Howls of outrage (2)

2007 05 14
Comma


In the NYT today, Jeff Zeleny writes:

Mr. Obama, an Illinois Democrat seeking his party�s presidential nomination, said in a television interview broadcast Sunday that he supported “rolling back the Bush tax cuts on the top 1 percent of people who don’t need it.”

But surely he meant that he supports rolling back the Bush tax cuts on the top 1 percent of people, who don’t need it. The comma makes a big difference.

God that was a fascinating post.


Howls of outrage (3)

2007 02 26
Welfare


Great post about working in a welfare office.


Howls of outrage (4)

2007 02 02
More On Inequality (Domestic Edition)


The sensible worries about preserving equal political liberties and influence are why it has become fashionable for commentators on Rawls to point out that his relatively neglected (because many think it uncontroversial) first principle of justice–a principle guaranteeing equal civil and political liberties, as well as equal political influence–may require *more* equality than the more well known and more controversial “difference principle,” which permits economic inequalities so long as they serve (via incentive effects) to raise the absolute standing of the worst-off position.

And while we’re looking for aspects of one’s *relative* situation that may, as Tyler Cowen wants, affect one’s *absolute* position or level of well-being in a way that makes the inequality itself unjust, we should remember the recent discussions about how economic inequality *as such*–even after controlling for societal variations in median income–seems to be harmful to our physical health. These mechanisms are not yet well understood, certainly less well understood than the ones Plummer points to. But the correlations are compelling, and deserve mention in debates like this.

But setting aside these other potentially powerful arguments against inequality, there is a sensible, old-fashioned reason for being concerned with certain sorts of inequality itself. It is embodied in the following line of thought:

1. In a modern market economy people get ahead by working hard within various institutions that are coercively imposed by the state and which play a central role in assigning the benefits and burdens of social cooperation. (See the great book by Dean Baker that Plummer cites for an account of some of these institutions and how they are severely biased in how they determine resulting economic shares.) It is in no one’s interests not to have such institutions, broadly construed. But they are coercively-imposed and life-shaping nonetheless, and these features matter greatly to the question of how any particular institutional arrangement can be justified.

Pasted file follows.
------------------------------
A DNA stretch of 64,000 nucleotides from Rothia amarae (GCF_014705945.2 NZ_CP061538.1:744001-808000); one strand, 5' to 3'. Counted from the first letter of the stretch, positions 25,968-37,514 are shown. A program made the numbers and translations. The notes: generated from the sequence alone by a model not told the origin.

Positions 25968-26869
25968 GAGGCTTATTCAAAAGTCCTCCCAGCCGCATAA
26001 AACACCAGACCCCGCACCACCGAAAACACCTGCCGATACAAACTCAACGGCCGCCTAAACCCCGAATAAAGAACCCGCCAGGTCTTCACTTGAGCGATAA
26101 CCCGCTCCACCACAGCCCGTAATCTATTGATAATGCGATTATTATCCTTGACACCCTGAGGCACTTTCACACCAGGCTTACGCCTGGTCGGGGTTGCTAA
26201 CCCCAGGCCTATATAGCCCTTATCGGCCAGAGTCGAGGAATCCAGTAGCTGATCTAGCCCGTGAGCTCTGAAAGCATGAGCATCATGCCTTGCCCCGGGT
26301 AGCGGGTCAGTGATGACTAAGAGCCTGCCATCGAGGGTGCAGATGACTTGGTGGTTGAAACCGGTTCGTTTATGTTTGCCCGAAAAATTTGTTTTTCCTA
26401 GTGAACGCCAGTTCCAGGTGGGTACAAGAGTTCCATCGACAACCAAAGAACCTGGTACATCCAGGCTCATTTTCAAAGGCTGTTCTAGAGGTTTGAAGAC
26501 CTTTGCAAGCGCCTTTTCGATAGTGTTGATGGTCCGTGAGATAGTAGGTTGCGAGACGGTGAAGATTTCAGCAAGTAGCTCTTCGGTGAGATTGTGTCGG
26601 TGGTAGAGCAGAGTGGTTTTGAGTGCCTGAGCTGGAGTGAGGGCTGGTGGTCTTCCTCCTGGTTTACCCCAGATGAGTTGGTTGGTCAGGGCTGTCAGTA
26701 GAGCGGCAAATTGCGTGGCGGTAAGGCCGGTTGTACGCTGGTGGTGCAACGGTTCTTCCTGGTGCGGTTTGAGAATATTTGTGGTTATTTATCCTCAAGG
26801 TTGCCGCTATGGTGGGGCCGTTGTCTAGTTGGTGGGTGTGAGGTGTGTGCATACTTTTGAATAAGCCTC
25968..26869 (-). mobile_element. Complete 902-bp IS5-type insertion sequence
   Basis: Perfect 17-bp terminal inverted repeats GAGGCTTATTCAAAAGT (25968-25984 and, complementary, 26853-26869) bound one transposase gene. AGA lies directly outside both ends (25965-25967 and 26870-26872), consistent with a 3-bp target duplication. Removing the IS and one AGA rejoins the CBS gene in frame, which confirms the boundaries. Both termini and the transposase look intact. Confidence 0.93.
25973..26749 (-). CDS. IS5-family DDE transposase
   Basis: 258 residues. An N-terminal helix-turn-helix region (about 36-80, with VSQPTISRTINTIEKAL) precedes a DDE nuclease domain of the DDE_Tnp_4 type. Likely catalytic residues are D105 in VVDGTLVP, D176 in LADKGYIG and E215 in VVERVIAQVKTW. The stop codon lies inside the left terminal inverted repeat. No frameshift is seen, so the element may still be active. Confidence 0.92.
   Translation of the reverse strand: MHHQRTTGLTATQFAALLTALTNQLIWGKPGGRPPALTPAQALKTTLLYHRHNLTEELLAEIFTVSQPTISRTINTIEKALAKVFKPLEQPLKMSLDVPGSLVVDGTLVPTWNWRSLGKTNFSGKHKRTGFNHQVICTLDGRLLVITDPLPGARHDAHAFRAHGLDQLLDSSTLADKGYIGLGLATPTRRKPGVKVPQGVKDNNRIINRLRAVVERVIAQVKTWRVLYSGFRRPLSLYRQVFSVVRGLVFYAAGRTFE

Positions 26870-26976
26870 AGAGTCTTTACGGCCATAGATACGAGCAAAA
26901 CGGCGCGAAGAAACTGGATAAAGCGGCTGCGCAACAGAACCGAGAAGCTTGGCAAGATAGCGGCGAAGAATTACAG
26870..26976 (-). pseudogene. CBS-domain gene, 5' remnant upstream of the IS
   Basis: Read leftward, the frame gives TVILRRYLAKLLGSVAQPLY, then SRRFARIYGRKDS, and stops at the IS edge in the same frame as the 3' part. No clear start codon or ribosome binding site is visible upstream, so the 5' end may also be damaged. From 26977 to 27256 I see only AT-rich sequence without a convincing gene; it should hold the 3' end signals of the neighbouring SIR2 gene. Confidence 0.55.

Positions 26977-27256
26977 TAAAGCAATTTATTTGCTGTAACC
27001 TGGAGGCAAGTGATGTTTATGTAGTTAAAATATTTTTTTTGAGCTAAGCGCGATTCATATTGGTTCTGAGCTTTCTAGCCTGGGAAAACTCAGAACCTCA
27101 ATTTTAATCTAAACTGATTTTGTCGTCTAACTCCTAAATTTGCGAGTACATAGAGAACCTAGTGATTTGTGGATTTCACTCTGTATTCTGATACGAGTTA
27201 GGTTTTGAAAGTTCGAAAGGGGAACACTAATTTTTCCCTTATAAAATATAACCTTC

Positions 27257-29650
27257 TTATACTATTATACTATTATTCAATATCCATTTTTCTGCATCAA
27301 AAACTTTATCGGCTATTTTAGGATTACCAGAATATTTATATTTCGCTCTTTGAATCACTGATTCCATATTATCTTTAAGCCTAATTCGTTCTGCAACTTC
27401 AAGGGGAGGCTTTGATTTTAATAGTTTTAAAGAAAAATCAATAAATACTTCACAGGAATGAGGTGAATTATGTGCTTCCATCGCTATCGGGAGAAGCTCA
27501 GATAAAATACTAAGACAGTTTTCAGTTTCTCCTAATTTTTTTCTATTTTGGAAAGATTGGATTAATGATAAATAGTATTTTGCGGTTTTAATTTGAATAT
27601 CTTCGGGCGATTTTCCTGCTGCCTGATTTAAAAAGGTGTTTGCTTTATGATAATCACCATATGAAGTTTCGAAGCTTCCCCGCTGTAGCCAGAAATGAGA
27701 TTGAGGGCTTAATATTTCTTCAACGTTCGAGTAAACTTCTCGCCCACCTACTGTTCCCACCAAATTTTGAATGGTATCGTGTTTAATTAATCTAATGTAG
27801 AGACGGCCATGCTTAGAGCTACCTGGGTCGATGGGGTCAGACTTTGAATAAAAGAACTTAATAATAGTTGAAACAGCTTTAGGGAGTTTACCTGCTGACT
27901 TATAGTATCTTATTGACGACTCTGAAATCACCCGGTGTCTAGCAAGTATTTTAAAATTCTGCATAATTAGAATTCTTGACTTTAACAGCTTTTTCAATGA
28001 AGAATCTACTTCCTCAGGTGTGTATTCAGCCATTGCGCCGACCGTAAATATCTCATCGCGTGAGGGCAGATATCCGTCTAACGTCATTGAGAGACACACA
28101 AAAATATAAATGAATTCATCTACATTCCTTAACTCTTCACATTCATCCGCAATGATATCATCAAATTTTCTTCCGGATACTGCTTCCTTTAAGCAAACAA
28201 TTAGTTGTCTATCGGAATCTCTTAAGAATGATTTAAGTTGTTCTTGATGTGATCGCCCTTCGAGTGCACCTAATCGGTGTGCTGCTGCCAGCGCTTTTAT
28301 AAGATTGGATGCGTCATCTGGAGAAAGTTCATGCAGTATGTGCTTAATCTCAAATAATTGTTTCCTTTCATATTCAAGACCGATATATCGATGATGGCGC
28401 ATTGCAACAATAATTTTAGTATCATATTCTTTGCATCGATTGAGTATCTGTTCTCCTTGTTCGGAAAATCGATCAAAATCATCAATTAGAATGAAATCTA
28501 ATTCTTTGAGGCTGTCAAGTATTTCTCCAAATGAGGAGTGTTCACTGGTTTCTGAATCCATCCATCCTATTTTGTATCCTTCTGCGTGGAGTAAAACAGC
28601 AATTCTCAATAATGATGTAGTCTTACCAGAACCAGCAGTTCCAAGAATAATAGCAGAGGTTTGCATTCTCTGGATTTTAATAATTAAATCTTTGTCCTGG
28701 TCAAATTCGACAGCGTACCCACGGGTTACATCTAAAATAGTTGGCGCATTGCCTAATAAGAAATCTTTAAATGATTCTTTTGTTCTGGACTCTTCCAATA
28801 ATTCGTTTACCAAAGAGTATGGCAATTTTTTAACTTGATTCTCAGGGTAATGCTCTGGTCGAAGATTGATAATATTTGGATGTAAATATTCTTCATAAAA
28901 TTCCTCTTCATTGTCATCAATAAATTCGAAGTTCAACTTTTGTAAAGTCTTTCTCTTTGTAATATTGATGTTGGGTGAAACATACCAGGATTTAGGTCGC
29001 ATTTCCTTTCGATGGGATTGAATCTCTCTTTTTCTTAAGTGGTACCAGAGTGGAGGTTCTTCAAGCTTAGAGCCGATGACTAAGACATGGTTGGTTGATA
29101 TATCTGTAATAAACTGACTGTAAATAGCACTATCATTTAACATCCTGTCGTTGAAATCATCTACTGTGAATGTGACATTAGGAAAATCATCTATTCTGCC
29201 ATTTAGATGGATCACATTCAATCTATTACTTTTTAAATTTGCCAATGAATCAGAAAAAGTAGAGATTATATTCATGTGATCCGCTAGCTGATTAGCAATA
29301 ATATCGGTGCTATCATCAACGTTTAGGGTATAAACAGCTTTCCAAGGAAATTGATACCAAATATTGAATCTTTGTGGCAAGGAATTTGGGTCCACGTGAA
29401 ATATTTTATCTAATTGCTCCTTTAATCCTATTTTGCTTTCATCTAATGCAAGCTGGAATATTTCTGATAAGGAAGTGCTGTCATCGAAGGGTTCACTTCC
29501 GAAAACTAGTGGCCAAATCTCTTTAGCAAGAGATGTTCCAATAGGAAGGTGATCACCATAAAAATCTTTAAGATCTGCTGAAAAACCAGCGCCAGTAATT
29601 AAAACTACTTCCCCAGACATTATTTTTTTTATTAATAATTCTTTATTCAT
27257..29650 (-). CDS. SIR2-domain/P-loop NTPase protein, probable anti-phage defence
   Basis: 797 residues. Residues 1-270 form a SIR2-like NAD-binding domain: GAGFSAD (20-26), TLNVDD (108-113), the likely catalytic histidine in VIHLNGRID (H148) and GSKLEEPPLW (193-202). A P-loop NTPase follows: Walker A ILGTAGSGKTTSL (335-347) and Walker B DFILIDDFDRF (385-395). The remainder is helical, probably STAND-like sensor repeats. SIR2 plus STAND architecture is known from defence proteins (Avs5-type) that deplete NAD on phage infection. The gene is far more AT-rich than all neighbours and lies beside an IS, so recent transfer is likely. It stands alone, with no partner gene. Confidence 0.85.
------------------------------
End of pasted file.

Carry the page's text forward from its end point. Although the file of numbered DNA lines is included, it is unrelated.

2. In a market economy many of the benefits one gets or the burdens one’s forced to bear befall one through no fault or merit of one’s own: they are matters of supply and demand, both of which are densely social, that is, are determined by social factors one can’t possibly control or be responsible for. Yet these facts very often play a decisive role in determining one’s life prospects.

3. Although it is in no one’s interests to abandon a market economy for a non-market alternative, and although there are clearly certain salient respects in which one’s economic position can be influence by aspects for which one is responsible–hard work, say–the features pointed to in (1) and (2) above are important enough to lead us to question whether our *current* market arrangements do the best they can to recognize that our most fundamental civic relation is one of cooperation and compliance within the context of coercively imposed institutions, and that those institutions by their nature tend to distribute benefits and burdens in light of features that participants are not responsible for, and in light of features that some have purely because of the unchosen place they occupy within the coercively imposed institutional framework.

4. So if our fundamental relationship is one of cooperation, as it should be if we are seeking to control one another’s lives through dominant institutions; and if market institutions should do all they can to be responsive to what people have done to uphold these institutions and to contribute to their shared economic project through their compliance with its terms; and if market institutions make it harder for some than for others, through no fault of their own, to get ahead with the same talent and effort–since resources are typically needed to translate talent and effort into capitalist success–then we should be concerned to ensure, in the best way we can within a market system, that that citizens’ unchosen social position (i.e. the economic positions they are born into) do not lead to differential life prospects given equal talents and willingness to strive. When it does (and it in fact does), the problem with (some forms of) inequality is that it is unfair: although I contribute the same talented striving to our shared, cooperative economic project, I receive less social reward simply because you (say) were smart enough to choose the right parents, or because your parents were smart enough to support institutions that protect the already wealthy from bad market luck but which did not so protect my parents. (Again, See Baker’s book for more on this tactic.)